New holiday will bear Viola Desmond name in its first year

By Admin Wednesday February 19 2014 in News
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Nine years before American Rosa Parks refused to give up her bus seat in the coloured section to a White passenger, Halifax beauty shop owner Viola Desmond declined to sit in a New Glasgow theatre balcony section designated for Blacks. Instead, she sat on the ground floor reserved for White patrons.


She had gone to the Roseland theatre to pass time while her car was being repaired.


After being forcibly removed from the theatre and arrested, Desmond was found guilty of not paying the one cent difference in tax on the balcony ticket from the main floor theatre ticket and fined $20 and $6 in theatre court costs.


When efforts to overturn the conviction at higher levels of court failed, Desmond closed the business, moved to Montreal and enrolled in business college. She eventually settled in New York where she died in 1965 at age 51.


Four years ago, The Nova Scotia government officially apologized and pardoned Desmond. It also shelved a proposal to name November 8 for the civil rights icon after family members opposed to using that date.


The family is however in agreement with the province’s selection of Desmond’s name for a new holiday to be launched in February next year.


The holiday will be celebrated on the third Monday of February, offering Nova Scotians six statutory holidays per year. However, the holiday’s name will change annually based on submissions from students suggesting significant people, places and events that have helped shape Nova Scotia.


Each year, students from the primary to Grade 12 level will submit a general name for the holiday that instils pride in being Nova Scotian and a second name that honours a significant cultural or historical contribution to the province.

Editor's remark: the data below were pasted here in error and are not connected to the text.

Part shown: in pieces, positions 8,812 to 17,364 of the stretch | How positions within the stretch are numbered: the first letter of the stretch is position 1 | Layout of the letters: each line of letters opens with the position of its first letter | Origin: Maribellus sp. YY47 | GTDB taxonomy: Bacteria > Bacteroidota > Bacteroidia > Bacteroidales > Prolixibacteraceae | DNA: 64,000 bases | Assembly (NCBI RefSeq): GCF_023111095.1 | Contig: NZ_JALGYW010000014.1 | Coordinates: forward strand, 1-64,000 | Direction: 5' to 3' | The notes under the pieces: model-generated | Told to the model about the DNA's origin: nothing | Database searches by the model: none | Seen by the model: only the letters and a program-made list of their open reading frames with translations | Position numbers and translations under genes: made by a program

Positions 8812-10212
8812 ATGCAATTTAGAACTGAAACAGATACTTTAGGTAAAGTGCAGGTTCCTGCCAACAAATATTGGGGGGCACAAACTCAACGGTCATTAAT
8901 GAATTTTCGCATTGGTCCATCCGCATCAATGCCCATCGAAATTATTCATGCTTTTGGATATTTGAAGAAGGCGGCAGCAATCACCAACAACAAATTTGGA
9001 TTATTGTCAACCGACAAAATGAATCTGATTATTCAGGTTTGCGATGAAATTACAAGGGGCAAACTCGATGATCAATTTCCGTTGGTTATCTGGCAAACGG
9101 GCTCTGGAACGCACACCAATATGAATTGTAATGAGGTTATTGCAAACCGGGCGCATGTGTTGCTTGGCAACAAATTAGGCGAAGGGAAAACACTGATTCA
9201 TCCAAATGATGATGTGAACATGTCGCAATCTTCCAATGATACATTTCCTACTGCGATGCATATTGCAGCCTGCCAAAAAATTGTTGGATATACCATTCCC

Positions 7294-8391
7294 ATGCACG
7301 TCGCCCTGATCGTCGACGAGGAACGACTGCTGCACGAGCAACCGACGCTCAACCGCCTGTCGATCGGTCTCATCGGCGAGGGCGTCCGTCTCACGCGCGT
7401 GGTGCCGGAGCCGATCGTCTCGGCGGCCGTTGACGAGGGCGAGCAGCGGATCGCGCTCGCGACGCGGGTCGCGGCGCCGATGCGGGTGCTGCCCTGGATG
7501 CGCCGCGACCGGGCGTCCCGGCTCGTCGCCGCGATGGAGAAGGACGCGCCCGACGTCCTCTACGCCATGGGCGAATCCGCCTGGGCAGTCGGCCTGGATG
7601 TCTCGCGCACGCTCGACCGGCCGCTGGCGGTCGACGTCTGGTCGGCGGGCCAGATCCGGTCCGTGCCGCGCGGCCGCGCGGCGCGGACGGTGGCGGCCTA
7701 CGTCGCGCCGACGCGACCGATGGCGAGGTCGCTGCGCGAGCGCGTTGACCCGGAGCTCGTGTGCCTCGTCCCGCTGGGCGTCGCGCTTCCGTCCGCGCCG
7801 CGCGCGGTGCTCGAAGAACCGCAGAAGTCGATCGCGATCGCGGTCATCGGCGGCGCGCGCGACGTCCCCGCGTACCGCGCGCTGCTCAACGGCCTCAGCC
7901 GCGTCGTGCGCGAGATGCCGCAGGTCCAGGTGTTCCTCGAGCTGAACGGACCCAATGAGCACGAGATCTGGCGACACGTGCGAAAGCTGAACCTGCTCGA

“There are so many remarkable people, places and events that have made Nova Scotia what it is today,” Minister of Labour & Advanced Education Kelly Regan said. “And each year on the holiday, we’ll recognize a different contribution to Nova Scotia’s diverse history and culture and we’ll all learn more about ourselves in the process…The children will select who to honour for the next 12 years, and we chose that number because a school career is 13 years long so at some point in a child’s career they will have a chance to vote on who or what will be honoured. We want to make sure that we have some cultural and geographical diversity in the group, so that’s why we thought it would be better to do it all at once.”

The names will be announced before the end of the school year.


Tony Ince, Nova Scotia’s Minister of Communities, Culture, Heritage and African Nova Scotian, said the ball is now in the student’s court.

“I hope you’re ready and you’re thinking of a time in history, a place and perhaps a person that is worthy of recognition,” he said. “So I encourage you to take the time to submit an idea for consideration and be part of something Nova Scotians will look forward to each year.”

Each class can submit one entry per category at until March 28. A panel will review the entries and recommend names to Regan.

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